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How much business funding do you need?

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Small business guides > A complete guide to financing your business > How much business funding do you need?  

How much business funding do you need?

Knowing how much money you need, and for how long, will help you choose the right type of finance to go for. Here are some tips to help you arrive at a number.

Business budgeting tips

It can be tricky figuring out how much money it takes to start, buy, run or grow a business. Here are some things to think about as you go through the process.

Starting a business

  1. Building the business
    List all the things it will take to get started. Include things like building fit-outs, vehicles, equipment, uniforms, initial inventory, website development, and promotion.
  2. Running the business in the early days
    Figure out what it will cost to pay leases, salaries/wages, suppliers, and utilities from week to week. Your starting revenue isn’t likely to cover all that. How much more cash will you need?
  3. Sneaky costs (that are commonly overlooked)
    Startups commonly forget to budget for things like permits, rental bonds, insurance, utility connections, bank fees, website hosting, marketing costs to boost initial sales, and transport costs. Don’t make those mistakes.
  4. Wiggle room
    Things won’t go as planned so put a buffer in your budget. You may need it to hire staff if things take off, or costs may go up if a cheap supplier goes out of business.

Don't just get into business, stay in business

It's easy to get preoccupied by the costs of starting (or buying) a business. Look beyond that. Ask yourself how much money it will take to run the business. Your revenue probably won't cover those costs in the early days.

Items for starting a business

Starting costs will include things like uniforms, office hardware, work tools, and vehicles. 

Items for running a business

Running costs will include things like transport, energy and utilities, inventory, and consultants.

Buying a business

  1. Get a valuation
    A professional valuation will help you decide how much a business is worth, and it will tell you if expensive equipment is due to be replaced.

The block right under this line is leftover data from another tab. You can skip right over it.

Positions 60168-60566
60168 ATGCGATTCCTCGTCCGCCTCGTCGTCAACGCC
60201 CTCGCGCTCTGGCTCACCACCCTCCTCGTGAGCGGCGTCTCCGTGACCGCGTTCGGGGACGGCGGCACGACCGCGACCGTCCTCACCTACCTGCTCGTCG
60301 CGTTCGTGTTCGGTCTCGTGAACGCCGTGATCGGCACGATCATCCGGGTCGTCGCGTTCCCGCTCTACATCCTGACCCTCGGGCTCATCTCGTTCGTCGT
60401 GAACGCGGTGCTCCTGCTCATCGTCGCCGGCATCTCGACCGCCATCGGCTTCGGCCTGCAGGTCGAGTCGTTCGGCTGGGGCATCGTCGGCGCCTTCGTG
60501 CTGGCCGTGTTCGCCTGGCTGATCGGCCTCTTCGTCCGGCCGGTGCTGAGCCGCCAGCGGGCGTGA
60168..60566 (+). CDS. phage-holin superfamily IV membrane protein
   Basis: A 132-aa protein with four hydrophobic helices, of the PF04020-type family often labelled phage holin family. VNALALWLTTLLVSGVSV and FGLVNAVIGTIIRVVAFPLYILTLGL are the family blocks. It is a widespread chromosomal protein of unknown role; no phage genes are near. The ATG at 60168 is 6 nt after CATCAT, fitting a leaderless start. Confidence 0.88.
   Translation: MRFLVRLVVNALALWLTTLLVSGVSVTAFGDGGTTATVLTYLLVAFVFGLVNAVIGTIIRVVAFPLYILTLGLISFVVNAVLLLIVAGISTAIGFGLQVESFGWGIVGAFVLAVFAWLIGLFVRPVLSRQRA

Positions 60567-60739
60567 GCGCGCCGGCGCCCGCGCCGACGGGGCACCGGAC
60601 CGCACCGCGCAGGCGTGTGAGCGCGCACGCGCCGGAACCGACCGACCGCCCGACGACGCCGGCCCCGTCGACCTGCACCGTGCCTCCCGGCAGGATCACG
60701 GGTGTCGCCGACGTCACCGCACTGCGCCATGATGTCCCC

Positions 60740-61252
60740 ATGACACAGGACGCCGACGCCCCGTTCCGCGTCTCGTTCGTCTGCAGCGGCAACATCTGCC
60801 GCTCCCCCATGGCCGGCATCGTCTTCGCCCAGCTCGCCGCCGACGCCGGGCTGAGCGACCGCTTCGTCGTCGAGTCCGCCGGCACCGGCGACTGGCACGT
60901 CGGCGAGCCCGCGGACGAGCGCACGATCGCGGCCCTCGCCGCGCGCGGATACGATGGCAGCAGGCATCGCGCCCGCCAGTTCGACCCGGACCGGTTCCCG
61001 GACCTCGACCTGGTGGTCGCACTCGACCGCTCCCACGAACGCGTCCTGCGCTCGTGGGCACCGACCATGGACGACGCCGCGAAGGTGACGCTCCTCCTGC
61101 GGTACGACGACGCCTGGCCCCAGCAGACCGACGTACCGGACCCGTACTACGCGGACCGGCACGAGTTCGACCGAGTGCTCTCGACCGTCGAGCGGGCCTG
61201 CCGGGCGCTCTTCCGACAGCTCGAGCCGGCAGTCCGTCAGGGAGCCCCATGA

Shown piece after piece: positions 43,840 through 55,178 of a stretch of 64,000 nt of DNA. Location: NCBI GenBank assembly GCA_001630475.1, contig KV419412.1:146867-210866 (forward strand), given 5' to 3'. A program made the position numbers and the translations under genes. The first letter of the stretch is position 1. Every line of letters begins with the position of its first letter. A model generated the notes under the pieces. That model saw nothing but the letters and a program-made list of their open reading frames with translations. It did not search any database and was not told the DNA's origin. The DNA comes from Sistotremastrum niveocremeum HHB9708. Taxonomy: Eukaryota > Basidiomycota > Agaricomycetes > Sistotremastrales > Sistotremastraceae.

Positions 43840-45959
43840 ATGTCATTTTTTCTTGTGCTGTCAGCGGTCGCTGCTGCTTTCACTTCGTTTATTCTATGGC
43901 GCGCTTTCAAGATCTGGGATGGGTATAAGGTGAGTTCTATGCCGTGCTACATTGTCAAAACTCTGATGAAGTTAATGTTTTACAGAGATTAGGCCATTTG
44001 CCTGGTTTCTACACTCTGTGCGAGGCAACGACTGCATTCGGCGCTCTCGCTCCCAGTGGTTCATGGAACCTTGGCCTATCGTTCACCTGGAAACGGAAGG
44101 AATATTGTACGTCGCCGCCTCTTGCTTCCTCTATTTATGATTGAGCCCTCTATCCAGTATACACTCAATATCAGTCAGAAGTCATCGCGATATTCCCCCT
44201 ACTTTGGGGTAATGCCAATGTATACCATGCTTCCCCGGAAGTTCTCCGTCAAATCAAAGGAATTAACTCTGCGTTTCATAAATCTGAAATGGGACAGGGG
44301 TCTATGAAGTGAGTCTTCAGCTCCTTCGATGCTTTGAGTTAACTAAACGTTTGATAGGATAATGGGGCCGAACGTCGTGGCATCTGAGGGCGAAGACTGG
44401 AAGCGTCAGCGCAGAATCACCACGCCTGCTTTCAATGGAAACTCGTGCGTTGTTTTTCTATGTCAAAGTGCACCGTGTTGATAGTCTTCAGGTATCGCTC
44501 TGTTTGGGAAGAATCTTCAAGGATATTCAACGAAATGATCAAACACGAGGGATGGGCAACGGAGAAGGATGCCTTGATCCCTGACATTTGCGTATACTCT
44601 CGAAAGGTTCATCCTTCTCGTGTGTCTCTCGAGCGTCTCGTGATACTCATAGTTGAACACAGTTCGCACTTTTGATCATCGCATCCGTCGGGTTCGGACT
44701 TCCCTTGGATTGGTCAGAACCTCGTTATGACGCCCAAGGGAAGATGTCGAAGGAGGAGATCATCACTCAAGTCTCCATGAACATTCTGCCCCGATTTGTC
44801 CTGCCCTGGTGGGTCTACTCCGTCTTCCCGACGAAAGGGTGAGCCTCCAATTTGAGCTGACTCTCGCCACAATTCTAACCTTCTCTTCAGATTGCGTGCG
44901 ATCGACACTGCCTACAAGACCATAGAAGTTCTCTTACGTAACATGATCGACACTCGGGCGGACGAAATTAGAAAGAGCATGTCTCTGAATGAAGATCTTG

2. Check the books
    Have an accountant look at the past two years of business accounts to make sure it will make you money. Budget for an initial dip in revenue as customers adjust to new management.
  3. Work out the cost of change
    Will you be rebranding, hiring staff, buying extra equipment, or trying new marketing ideas? Estimate the investment required.
Buying a franchise

Some franchisors provide detailed budgets for buying and running the business, but that’s not always the case. Check out our guide on becoming a franchisee for more tips.

Running a business

  1. What is a working capital loan?
    Day-to-day costs can be hard to cover if a big customer pays late, an unplanned bill comes in, or you have a bad month of sales. Working capital loans keep things running while you recover.
  2. How often will you need one?
    You may think you only need working capital loans at random times, but look for patterns. If it’s regular and predictable, that may affect your finance strategy.   
  3. Avoid the high-interest trap
    Working capital loans are often short-term and flexible. Because of that, they’re high interest. If you need a lot of them, it will get expensive. Get an accountant to review your debt regularly. It might be worth converting some short-term debt to a lower-interest, long-term loan.

Growing a business

  1. Make a budget
    List all the costs involved in making the improvements, item by item. Get an estimate for each. If you need to operate at diminished capacity while the changes are made, factor that in too.
  2. The hidden costs of growth
    Work out what will happen to your operating costs after expansion. You may need more inventory or staff. Check your budget covers that, or that you can get a working capital loan.
  3. Make sure it’s worth it
    Now you know the costs, figure out the return. Unless something’s going to improve your profits or make business easier, it’s probably not worth financing. Do a cost-benefit analysis.
  4. Consider your finance options
    Could you finance it yourself if your vendors gave you longer to pay? Maybe you could negotiate a deal? Or your vendors may be able to provide some finance of their own. Explore everything.
  5. Think about cash flow
    Remember that putting too much of your own cash into a purchase can backfire. If you run down all your reserves, you may have to take a short-term loan later and they have higher interest rates.  

Get an accountant to look at your numbers

Getting finance always comes at a cost. An oversight here, or a miscalculation there can have big implications. Taking on debt or allowing investors into your business is a big deal. It’s great to run the numbers yourself, but consult a professional before jumping in – they’re the experts at budgeting and finance.

Chapter 3, Debt versus equity finance

Do you want a small business loan or investors? Take a look at the pros and cons of debt versus equity finance for funding your small business.

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